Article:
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Typography is exciting because it plays an integral role in almost everything we do. However these are not just the serious and the intellectual things in our lives, they are also the everyday things we take for granted or the fun activities that entertain us. Here are some of the recent topics I’ve written about including the personalities of ampersands, the voices of street signs, the taste of sensory type & the surprise of influence.

“With ample survey research, Sarah Hyndman proves that typefaces influence us in surprising ways.” Just Your Type by Sarah Hyndman for Communication Arts magazine March/April 2016

“Lettering and typefaces combine to give a street its own individual dialect.” Sarah Hyndman on How to love fonts in The Big Issue, 25th January

“An ampersand is an invitation to imagine what will come next. It is a continuation of a conversation or story.” Sarah Hyndman takes a closer look at the ampersand in all its shapes and sizes and how each character embodies the personality of its typeface in a single glyph. Magpie magazine May 2016.

In a world that’s becoming increasingly visually dominant, Sarah Hyndman suggests that it’s more important than ever before to consider design as an immersive, fully multisensory discipline. Computer Arts, March 2016 (20th anniversary edition)

 

“I never thought a book on Typography would make me laugh so much” Caryl Jones

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“This is a fun romp through the world of typography—its evolution and application in today’s visual world that will make you think and make you laugh. This hugely enjoyable book is engaging, insightful and entertaining. Highly recommended” Caryl Jones, Communications consultant.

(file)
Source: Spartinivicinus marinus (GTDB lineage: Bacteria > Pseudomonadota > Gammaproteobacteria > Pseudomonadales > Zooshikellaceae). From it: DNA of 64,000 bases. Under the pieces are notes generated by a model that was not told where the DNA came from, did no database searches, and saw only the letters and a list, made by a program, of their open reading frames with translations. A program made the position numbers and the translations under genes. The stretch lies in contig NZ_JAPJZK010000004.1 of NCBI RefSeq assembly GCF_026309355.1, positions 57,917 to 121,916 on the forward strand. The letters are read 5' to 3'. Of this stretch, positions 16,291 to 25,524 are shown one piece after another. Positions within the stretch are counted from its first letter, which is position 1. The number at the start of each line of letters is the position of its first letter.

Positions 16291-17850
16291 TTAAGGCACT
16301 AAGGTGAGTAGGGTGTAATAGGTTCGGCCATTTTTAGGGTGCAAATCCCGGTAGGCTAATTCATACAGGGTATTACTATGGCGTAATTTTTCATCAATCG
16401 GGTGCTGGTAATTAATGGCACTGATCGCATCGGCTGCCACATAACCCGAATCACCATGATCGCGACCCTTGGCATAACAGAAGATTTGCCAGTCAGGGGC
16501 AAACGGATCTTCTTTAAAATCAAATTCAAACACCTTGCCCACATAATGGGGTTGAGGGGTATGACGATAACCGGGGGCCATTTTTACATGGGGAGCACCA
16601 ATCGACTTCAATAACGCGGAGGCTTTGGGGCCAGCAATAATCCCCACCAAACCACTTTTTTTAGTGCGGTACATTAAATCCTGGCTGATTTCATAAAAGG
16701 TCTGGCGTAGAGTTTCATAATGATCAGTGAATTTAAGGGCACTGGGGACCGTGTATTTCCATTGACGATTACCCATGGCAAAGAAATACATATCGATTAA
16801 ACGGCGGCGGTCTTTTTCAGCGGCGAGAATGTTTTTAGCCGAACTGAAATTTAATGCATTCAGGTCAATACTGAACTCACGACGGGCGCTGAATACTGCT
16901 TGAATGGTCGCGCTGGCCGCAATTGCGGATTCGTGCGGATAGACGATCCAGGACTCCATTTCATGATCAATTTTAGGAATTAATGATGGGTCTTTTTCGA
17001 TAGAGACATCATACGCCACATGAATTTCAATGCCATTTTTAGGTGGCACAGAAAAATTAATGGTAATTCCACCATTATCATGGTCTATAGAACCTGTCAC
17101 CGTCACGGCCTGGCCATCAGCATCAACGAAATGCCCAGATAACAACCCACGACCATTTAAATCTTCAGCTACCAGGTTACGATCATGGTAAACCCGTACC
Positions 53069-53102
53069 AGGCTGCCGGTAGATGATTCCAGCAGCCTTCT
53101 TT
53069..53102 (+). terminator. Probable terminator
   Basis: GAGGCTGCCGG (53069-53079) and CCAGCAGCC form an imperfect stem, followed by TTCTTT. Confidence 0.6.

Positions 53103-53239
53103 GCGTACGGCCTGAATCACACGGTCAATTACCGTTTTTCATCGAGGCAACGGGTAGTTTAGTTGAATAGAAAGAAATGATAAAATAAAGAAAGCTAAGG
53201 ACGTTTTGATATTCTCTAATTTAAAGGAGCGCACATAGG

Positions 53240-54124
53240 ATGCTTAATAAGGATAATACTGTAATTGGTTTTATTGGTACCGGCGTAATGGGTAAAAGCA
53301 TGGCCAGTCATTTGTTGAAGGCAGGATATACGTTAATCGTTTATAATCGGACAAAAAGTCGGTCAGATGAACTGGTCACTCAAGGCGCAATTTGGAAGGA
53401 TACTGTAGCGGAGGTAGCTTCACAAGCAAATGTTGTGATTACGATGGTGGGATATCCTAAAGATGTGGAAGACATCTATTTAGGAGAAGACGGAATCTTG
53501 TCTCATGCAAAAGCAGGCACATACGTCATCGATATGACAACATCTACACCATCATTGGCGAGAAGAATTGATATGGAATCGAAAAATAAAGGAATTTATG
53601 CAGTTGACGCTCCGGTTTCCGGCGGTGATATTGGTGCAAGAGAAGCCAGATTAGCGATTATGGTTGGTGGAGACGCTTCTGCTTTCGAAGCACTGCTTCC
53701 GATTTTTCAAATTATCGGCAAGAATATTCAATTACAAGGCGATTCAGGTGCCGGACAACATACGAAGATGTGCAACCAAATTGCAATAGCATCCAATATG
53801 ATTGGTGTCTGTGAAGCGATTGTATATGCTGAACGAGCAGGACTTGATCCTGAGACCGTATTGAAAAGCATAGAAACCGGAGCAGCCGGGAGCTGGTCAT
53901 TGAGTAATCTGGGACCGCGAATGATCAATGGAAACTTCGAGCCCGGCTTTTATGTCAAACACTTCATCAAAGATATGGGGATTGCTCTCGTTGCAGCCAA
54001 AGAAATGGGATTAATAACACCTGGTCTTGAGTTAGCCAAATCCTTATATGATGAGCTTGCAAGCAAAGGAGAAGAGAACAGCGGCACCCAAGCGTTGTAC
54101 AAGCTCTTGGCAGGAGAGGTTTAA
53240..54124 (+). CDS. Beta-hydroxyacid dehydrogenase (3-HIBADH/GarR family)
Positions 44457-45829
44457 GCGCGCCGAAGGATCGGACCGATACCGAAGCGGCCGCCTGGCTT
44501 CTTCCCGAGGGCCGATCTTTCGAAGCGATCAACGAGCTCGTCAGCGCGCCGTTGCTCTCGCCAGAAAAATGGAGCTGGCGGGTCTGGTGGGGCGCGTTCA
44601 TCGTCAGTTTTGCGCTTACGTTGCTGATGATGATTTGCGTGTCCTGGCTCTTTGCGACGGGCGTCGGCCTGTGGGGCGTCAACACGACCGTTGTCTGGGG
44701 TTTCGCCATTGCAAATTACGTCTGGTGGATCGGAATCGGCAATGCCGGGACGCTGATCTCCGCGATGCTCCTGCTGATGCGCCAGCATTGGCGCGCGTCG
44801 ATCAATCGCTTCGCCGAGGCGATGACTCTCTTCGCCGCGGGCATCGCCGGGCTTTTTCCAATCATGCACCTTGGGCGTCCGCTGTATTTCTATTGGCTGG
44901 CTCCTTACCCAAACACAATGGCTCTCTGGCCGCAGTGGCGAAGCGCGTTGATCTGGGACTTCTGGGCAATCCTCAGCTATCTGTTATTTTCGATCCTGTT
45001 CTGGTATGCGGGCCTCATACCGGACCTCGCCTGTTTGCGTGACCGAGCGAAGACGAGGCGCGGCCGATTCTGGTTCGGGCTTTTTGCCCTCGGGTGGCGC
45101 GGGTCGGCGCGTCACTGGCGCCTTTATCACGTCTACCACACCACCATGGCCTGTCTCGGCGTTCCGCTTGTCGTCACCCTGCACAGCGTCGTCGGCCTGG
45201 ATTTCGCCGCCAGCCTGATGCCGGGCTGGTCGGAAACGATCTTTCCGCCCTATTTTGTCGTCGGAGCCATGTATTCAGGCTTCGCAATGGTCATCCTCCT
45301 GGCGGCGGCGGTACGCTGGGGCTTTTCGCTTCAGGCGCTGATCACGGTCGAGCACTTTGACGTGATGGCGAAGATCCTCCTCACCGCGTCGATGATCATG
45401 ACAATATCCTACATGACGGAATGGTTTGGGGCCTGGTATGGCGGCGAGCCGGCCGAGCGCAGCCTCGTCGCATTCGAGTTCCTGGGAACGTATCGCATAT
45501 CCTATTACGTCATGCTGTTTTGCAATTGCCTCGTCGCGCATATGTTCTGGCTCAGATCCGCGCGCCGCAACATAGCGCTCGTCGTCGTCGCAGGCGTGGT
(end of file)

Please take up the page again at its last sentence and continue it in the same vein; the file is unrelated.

“This book is great! It’s an easy read which will go down a treat with designers and enthusiasts” Geraldine Marshall, Type Talk coordinator & member of the typographic hub, BCU.

“I really enjoyed that and learned a lot” Vinita Nawathe, Public policy analyst.

“Fantastic. Very cleverSarah’s Mum

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‘The Type Taster: How Fonts Influence You’ by Sarah Hyndman is not available in the shops, click here to buy a copy.

Print

‘Typeface at the Rock Face’
By Sarah Hyndman

Originally published in Artrocker Magazine issue 134
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In our everyday lives we are surrounded by fonts and use them to navigate through our environment, understanding instinctively that they communicate a great deal of the information before we’ve even read the words. We choose typefaces to express our personal style or to demonstrate our allegiance to a philosophy, music style or band.

This is possible because there is such a diversity of font designs which have absorbed a multitude of references and intended messages during their centuries of development. Type we use today is influenced by everything from stone carving, handwritten manuscripts, the evolution of the printing industry and now the plethora of designs available online. When we look at type we don’t just see the words, we also see the letter shapes which—much like fashion or cars—are loaded with associations.